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Daily Hackery

April 7th, 2008 · 3 Comments

So, my RSS reader routinely presents me with a quandary. A bare minimum of once per day, the Weekly Standard‘s Michael Goldfarb produces a piece of truly stunning hackery audacious even by the standards of partisan blogging. Often, I’m tempted to comment on this. Normally, I refrain on the grounds that it’s low-hanging fruit, and could probably provide enough material for its own dedicated blog if I began giving in to this temptation with any regularity.  Still, just to get it out of my system, I’ve settled on a compromise: I’ll just link the hackiest post I read on a given day via this charming photo of an old Hackney cab. Writers other than Goldfarb will be eligible, though I expect he’ll be difficult to unseat.  Without further ado:

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3 responses so far ↓

  • 1 John Markley // Apr 8, 2008 at 1:38 pm

    Goldfarb remarks,
    “Again, Obama believes government can do anything…except secure victory, stability, and democracy in Iraq.”

    This is hardly a new insight on my part, but it’s amusing how he (rightly) faults Obama for his faith in the state to solve all sorts of problems at home, in a peaceful and prosperous country- and then immediately expresses his own faith in that same state to solve all sorts of even bigger problems in an impoverished, violence-wracked foreign culture on the other side of the planet. A lot of ideologies require some degree of doublethink to accept, but it’s not usually this blatant. It’s a miracle that the cognitive dissonance hasn’t caused some sort of Scannersesque cranial explosion yet.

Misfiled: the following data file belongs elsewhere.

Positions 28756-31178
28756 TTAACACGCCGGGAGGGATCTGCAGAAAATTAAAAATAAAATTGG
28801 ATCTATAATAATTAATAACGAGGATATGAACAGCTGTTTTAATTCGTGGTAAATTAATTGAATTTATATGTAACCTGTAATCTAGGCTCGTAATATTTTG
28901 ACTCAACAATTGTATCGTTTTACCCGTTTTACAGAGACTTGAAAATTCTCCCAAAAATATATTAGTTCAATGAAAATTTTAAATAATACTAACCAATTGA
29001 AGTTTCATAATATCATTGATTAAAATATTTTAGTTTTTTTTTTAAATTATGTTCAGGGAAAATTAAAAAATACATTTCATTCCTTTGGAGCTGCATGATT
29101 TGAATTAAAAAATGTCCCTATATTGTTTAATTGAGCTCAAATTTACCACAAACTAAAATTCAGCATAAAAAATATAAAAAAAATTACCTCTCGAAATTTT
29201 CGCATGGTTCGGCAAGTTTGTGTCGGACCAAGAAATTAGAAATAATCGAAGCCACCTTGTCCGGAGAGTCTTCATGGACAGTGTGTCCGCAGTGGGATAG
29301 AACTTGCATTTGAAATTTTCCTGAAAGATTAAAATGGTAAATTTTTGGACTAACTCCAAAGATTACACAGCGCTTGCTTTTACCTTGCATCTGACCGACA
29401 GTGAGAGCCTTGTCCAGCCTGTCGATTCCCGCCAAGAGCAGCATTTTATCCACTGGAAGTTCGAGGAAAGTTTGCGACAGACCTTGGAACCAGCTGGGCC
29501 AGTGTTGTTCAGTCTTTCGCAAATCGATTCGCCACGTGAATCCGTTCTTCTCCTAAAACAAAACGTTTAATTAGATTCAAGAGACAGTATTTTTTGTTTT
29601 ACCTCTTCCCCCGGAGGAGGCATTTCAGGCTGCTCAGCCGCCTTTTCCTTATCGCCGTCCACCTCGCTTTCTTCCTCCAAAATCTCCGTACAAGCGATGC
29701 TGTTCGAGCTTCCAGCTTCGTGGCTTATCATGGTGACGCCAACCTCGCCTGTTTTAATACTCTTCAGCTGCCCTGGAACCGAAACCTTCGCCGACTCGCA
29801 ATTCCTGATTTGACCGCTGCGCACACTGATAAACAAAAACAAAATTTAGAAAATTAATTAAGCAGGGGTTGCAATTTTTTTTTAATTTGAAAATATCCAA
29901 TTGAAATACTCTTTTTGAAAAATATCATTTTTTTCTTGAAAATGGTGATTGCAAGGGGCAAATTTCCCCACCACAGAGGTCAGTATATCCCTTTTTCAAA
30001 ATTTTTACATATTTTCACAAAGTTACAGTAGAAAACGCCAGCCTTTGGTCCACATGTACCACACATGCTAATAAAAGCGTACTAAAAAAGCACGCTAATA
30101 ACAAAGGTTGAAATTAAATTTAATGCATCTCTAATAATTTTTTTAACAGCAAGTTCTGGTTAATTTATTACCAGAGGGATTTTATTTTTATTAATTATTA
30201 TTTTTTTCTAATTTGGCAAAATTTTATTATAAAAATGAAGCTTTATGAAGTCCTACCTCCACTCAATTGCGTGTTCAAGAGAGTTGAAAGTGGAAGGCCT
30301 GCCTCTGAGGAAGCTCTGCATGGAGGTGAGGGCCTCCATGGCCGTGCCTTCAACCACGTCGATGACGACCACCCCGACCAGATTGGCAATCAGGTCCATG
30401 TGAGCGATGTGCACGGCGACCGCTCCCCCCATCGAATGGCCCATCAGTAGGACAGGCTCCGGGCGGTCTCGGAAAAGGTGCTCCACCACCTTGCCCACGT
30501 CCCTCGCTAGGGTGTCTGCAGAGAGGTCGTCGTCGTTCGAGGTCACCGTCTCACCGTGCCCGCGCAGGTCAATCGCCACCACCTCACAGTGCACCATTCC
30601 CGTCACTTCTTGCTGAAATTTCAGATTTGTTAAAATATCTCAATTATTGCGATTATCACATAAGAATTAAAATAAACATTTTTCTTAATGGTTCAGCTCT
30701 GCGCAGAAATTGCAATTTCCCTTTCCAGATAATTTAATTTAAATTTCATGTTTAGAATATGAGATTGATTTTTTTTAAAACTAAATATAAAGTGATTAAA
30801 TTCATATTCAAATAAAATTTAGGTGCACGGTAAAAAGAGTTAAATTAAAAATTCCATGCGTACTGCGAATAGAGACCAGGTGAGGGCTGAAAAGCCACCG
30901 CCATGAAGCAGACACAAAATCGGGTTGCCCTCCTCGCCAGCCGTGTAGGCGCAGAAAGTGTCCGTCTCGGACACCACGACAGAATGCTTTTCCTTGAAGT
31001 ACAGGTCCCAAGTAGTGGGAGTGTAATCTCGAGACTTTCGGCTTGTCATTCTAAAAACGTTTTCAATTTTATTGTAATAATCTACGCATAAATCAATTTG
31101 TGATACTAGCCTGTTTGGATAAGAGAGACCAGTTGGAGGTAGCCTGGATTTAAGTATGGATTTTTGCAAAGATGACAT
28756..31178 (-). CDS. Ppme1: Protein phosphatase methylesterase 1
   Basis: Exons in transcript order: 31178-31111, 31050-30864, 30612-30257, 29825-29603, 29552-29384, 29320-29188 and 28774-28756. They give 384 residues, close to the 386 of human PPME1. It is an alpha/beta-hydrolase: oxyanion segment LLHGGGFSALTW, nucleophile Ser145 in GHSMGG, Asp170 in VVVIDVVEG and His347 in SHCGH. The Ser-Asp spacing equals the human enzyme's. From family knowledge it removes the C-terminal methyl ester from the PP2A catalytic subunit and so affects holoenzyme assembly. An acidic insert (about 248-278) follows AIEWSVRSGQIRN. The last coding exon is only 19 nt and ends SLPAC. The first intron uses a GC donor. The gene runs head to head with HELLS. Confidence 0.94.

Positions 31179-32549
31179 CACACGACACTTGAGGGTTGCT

• 2 Micha Ghertner // Apr 9, 2008 at 11:28 am

    John,

    Isn’t this just a function of all political hypocrisy claims made by one ideology against its mirror opposite?

    Any time a Republican says to a Democrat, or a Democrat says to a Republican, or a Socialist says to a Capitalist, or a… something along the lines of:

    “You believe in A but not B, and yet A and B are both causally connected or sufficiently similar in some really important way, so therefore you are being a hypocrite”,

    the accused usually ignores the original charge of hypocrisy and instead rejoinders with his own charge,

    “But you believe in B but not A, yet A and B are both causally connected or sufficiently similar in some really important way, so therefore you are the one being a hypocrite, not me.”

  • 3 Julian Sanchez // Apr 9, 2008 at 12:12 pm

    I don’t think it’s perfectly parallel here. Presumably we’re all a good deal less sanguine than Obama about the power or competence of government to achieve various Great Things. But look, I don’t think it should be remotely controversial to say that you need orders of magnitude more faith in the power of government to advocate invading and occupying an ethnically and religiously divided country halfway around the world, with the intent of turning it into a functioning democracy.

    Basically, there are two versions here of the “Government can do X, but not Y” position here. I think they’re both wrong, but only Goldfarb’s is actually ridiculous.

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